FCU Eyes W20; Student Spaces Get Tune-Up Credit Union Plans to Open W20 Branch; Reading Room, Lounge Near Completion
By Angeline Wang
Plans are underway for the MIT Federal Credit Union to open a branch on the first floor of the Student Center. This comes as the newly-renovated reading room opens for student use and the project to convert the former Cashier’s Office into a student lounge nears completion.
The Credit Union submitted a letter of intent to occupy space on the first floor to the MIT Real Estate Office, said Phillip J. Walsh, director of the Campus Activities Complex. While no dates have been set since legal processes must still be completed, the project will most likely move forward. The Credit Union branch would occupy about 60 percent of the existing game room facility, Walsh said. The bank is currently working with architects.
According to Walsh, activity in the game room has been decreasing for a number of years, even after the games were moved from their previous location in the basement to the first floor of the Student Center. At the same time, the vendor who provides the games has indicated his intention to “slowly move out of the business,” Walsh said.
The current plan is to maintain a smaller game room with the most popular and profitable games, including Dance Dance Revolution. The space will also continue to maintain seating, Walsh said.
“The Credit Union has missed being on campus, and the campus has missed us,” Credit Union CEO Brian W. Ducharme said. The Credit Union moved from Building E19 to its current Technology Square location in July 2004.
According to Ducharme, the Credit Union will maintain its office in Tech Square. The concept of the Student Center branch will be progressive, with “more sophisticated machines, not the traditional teller line.” He said that he hopes this will better meet the community’s needs. The new branch will continue the Credit Union’s no cash model.
Walsh said that he feels this arrangement will be good for students who will have more choices in banking services with both Bank of America and Credit Union branches in the Student Center.
Undergraduate Association President Andrew T. Lukmann ’07 plans to send out a statement in the coming weeks about the possible game room changes to gauge student reactions.
Reading room opens this week
The reading room, located on the fifth floor of the Student Center, will be open for freshmen tours on Thursday and for the Student Center Open House on Friday. Students will be able to use the 24-hour-access space starting this week.
The free lockers to be located near the entrance of the room for convenient storage still need to be inserted, Walsh said. The CAC is also considering adding art to the room.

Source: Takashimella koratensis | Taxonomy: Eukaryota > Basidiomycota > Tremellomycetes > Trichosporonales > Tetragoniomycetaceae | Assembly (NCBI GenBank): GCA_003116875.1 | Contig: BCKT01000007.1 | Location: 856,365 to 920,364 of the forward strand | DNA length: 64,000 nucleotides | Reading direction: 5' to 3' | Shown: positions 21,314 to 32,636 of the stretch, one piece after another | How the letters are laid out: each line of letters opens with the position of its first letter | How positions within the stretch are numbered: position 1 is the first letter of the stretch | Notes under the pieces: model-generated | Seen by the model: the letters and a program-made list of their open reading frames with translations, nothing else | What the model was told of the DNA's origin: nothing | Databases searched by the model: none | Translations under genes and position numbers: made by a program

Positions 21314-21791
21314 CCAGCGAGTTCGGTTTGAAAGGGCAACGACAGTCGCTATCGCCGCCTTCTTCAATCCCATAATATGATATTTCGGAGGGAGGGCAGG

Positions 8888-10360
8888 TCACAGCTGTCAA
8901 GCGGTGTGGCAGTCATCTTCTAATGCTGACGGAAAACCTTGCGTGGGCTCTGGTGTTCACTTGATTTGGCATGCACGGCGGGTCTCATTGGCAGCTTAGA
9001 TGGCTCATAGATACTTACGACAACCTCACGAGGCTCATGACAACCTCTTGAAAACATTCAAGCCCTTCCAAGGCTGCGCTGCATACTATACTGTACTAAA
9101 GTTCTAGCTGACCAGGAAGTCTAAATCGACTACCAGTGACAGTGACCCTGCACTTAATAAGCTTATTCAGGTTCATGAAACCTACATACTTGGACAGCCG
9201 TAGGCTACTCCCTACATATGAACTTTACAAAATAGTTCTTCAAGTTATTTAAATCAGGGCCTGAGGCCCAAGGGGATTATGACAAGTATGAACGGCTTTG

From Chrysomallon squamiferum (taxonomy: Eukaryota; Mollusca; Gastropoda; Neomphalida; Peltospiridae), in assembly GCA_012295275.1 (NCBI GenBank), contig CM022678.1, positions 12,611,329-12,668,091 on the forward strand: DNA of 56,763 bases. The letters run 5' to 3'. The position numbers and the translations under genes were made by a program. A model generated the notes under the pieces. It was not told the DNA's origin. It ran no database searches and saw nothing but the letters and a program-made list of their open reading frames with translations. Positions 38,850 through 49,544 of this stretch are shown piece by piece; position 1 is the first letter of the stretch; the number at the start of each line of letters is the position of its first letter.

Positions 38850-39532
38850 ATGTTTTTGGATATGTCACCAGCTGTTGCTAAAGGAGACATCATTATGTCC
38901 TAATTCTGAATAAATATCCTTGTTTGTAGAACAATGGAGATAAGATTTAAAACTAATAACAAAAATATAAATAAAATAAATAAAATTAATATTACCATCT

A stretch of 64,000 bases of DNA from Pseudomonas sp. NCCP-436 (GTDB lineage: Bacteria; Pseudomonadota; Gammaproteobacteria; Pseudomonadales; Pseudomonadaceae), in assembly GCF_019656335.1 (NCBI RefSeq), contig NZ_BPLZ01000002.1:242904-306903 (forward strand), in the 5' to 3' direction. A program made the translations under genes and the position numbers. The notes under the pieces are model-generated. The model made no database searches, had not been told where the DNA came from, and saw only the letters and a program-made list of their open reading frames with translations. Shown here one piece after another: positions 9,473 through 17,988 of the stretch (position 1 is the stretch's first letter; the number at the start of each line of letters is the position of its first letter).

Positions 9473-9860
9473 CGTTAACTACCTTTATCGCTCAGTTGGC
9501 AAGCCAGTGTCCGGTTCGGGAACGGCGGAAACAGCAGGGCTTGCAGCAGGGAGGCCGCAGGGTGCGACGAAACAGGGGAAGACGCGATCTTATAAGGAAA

“I am very pleased with the reading room,” Lukmann said, noting in particular how much brighter the room is now. One goal of the renovation was to provide better lighting.
“The blinds were removed and changed, so there is more natural light coming in.”
The renovations divided the room into three different study environments: a lounge, an individual study area, and a group study area. The majority of the space was reserved for individual study, with tables that can be converted into desks with carrels.
Seven work rooms make up the new group study space and include LCD panels and white boards for presentations.
The architectural plans by Signer Harris Architects were finalized in late April with a final review by the CAC Advisory Board, as reported by The Tech in June. The approved budget total for the project is slightly below $1.2 million. In all, the renovation took approximately eight weeks on what was a 12-week project, said Walsh.
A ceremony celebration the completion of the renovation will be held during the second week of September.
Lounge to feature student art
The student lounge along the Infinite Corridor will also be opening within the next two weeks. To celebrate the completion of the space, recently named the Community Lounge, another ceremony is planned for the middle of September, a few days after the ceremony for the reading room.
The CAC and the UA have plans to bring together a committee of interested students to attract student artists, Lukmann said. “We’re certainly not planning to leave it that blank.” The group will likely be brought together in late September or early October, Walsh said.
Whether the exhibits will be permanent or rotating will need to be decided by the student committee. This committee may be the same group that will work on the renovation of Pritchett Dining Hall, which the CAC would also like to add art to, according to Lukmann.
“The dollar bill will be immortalized in the glass,” Walsh said. At this point, there will be no etchings in the glass. Instead, a translucent film will be placed inside the two panels of glass, one with the image of the dollar bill and the other with the history of the mural. This setup will “recognize our history and also recognize our progress.”
The original artist of the mural also provided documents and plans of the original mural design that Walsh hopes to put up online “so we don’t lose that part of history.”
Additionally, detailed reproductions of the Dollar Bill Mural may be placed in the MIT museum as well as the Student Center.
The lounge will also include a plaque for the Class of 2005, whose class gift was used to buy furniture for the lounge.